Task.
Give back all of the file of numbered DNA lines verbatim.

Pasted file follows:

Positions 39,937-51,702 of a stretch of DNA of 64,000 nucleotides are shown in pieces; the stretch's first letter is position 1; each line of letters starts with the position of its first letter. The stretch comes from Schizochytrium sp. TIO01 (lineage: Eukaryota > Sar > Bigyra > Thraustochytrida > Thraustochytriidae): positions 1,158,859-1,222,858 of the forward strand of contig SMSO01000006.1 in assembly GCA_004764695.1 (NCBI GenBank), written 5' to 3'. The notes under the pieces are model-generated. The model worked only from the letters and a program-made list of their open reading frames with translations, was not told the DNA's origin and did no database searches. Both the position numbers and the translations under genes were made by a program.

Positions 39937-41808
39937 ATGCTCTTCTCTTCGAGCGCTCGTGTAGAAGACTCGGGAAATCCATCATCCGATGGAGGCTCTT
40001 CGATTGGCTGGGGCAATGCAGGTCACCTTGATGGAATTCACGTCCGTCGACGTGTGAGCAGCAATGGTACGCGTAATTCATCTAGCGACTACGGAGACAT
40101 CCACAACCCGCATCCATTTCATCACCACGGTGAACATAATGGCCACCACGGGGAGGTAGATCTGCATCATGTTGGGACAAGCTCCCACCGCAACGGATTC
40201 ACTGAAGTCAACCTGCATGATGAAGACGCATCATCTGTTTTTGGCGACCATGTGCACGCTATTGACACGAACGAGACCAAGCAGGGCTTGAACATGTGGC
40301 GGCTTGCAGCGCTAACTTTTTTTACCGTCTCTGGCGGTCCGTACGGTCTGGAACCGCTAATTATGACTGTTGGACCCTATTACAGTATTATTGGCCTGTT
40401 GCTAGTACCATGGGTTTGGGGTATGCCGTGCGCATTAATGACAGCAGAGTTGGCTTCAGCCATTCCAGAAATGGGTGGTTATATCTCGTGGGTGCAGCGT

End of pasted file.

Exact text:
Positions 39,937-51,702 of a stretch of DNA of 64,000 nucleotides are shown in pieces; the stretch's first letter is position 1; each line of letters starts with the position of its first letter. The stretch comes from Schizochytrium sp. TIO01 (lineage: Eukaryota > Sar > Bigyra > Thraustochytrida > Thraustochytriidae): positions 1,158,859-1,222,858 of the forward strand of contig SMSO01000006.1 in assembly GCA_004764695.1 (NCBI GenBank), written 5' to 3'. The notes under the pieces are model-generated. The model worked only from the letters and a program-made list of their open reading frames with translations, was not told the DNA's origin and did no database searches. Both the position numbers and the translations under genes were made by a program.

Positions 39937-41808
39937 ATGCTCTTCTCTTCGAGCGCTCGTGTAGAAGACTCGGGAAATCCATCATCCGATGGAGGCTCTT
40001 CGATTGGCTGGGGCAATGCAGGTCACCTTGATGGAATTCACGTCCGTCGACGTGTGAGCAGCAATGGTACGCGTAATTCATCTAGCGACTACGGAGACAT
40101 CCACAACCCGCATCCATTTCATCACCACGGTGAACATAATGGCCACCACGGGGAGGTAGATCTGCATCATGTTGGGACAAGCTCCCACCGCAACGGATTC
40201 ACTGAAGTCAACCTGCATGATGAAGACGCATCATCTGTTTTTGGCGACCATGTGCACGCTATTGACACGAACGAGACCAAGCAGGGCTTGAACATGTGGC
40301 GGCTTGCAGCGCTAACTTTTTTTACCGTCTCTGGCGGTCCGTACGGTCTGGAACCGCTAATTATGACTGTTGGACCCTATTACAGTATTATTGGCCTGTT
40401 GCTAGTACCATGGGTTTGGGGTATGCCGTGCGCATTAATGACAGCAGAGTTGGCTTCAGCCATTCCAGAAATGGGTGGTTATATCTCGTGGGTGCAGCGT